His Majesty's U-boat
Paperback, 292 pages
This novel is loosely based on the incident of the HMS Graph. In 1941, U-570, manned by a green crew, surrendered to a British aircraft in the Atlantic south of Iceland. This unprecedented event was fully exploited by the British, who studied the U-boat intensively and put her to sea as the HMS Graph (so named because of the mountains of paper generated by the thorough analysis of the boat). Under British command but still to all outward appearances a German boat, she was well-placed to take other U-boats and German vessels by surprise, and is believed to have fired torpedoes at Cremer in U-333, only narrowly missing her target.
Similarly, in the novel a U-boat is captured by the British, studied and fitted out for an English-speaking crew, and used for secret missions. Obviously a captured submarine represents an excellent means of infiltrating the enemy and wreaking maximum havoc before being discovered. The British crew's first mission in their new boat puts them to the test immediately when the appearance of a genuine U-boat threatens both to spoil their chances of success and to blow their cover.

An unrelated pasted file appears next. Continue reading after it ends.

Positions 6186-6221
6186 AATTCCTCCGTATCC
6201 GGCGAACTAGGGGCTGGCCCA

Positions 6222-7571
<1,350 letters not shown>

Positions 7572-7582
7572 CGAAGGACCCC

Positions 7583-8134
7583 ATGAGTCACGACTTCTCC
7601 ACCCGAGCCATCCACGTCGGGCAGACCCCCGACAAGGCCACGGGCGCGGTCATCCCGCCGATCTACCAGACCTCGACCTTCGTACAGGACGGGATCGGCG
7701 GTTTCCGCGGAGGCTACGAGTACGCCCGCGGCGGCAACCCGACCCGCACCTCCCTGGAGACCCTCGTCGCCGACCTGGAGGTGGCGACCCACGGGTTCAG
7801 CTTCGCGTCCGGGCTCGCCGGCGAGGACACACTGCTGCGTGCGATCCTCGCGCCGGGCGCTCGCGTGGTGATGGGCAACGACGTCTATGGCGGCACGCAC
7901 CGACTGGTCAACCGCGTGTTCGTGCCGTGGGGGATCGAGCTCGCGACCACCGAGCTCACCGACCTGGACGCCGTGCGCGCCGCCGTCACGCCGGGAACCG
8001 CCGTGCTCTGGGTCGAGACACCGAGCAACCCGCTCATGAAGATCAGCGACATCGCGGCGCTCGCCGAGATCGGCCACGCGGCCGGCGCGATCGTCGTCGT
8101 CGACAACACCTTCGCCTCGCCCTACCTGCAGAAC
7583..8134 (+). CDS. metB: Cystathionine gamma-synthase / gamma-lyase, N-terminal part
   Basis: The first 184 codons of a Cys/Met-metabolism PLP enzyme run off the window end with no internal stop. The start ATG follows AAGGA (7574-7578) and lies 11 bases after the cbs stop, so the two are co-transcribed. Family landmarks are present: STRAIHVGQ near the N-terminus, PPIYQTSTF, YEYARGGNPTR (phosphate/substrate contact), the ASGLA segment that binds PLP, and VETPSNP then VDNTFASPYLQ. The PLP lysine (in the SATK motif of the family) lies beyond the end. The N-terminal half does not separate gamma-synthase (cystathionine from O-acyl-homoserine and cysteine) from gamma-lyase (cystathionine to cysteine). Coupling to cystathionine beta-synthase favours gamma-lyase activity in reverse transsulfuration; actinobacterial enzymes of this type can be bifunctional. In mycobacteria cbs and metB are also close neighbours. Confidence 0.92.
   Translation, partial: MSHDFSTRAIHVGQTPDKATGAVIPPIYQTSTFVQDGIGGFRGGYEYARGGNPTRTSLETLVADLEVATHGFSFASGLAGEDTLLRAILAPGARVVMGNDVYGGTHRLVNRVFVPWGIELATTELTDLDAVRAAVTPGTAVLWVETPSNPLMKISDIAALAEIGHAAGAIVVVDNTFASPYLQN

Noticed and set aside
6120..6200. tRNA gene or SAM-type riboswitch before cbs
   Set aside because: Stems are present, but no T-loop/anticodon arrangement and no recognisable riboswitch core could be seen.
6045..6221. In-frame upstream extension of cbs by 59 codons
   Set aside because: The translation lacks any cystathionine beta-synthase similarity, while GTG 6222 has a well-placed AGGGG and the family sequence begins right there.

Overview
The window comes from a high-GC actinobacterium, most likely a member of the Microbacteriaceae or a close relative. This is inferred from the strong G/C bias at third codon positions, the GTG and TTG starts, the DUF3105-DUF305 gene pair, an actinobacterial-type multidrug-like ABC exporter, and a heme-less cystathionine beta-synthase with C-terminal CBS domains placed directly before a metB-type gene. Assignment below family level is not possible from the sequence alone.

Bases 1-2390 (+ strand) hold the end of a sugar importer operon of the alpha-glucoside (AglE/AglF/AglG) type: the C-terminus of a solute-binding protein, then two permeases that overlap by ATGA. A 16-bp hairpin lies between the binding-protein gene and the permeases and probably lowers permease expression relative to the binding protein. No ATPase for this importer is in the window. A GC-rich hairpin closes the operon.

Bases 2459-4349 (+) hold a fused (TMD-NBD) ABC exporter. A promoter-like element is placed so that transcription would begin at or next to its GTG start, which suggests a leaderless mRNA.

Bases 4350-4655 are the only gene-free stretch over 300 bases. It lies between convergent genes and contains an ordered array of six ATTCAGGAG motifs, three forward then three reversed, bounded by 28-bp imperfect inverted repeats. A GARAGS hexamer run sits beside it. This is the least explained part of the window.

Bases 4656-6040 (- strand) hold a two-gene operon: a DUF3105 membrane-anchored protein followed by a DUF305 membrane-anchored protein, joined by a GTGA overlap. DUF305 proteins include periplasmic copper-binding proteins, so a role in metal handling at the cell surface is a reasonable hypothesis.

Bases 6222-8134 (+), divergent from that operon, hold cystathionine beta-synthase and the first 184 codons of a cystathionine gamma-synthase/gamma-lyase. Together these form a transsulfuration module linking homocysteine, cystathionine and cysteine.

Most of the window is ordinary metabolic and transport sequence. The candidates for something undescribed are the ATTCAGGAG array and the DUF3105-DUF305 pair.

The perils and strains of this first mission pale in comparison to the second, which takes the British in their U-boat to the Mediterranean on an assignment of vital importance. The difficulties of infiltration and assumed identity are of even greater moment in these confining waters. Every vessel encountered is either hunter or prey; there are no friends and no allies. In fact, the infiltrator's worst enemy is his own navy.
In addition to these tensions, each man on board naturally bears his own personal wartime burdens. To top it off, a serious conflict between two of the officers is constantly boiling just below the surface. The action is fast-paced, and the characters are well enough developed to be interesting.
Review written by Tonya Allen.
Published on 1 Dec 2000.
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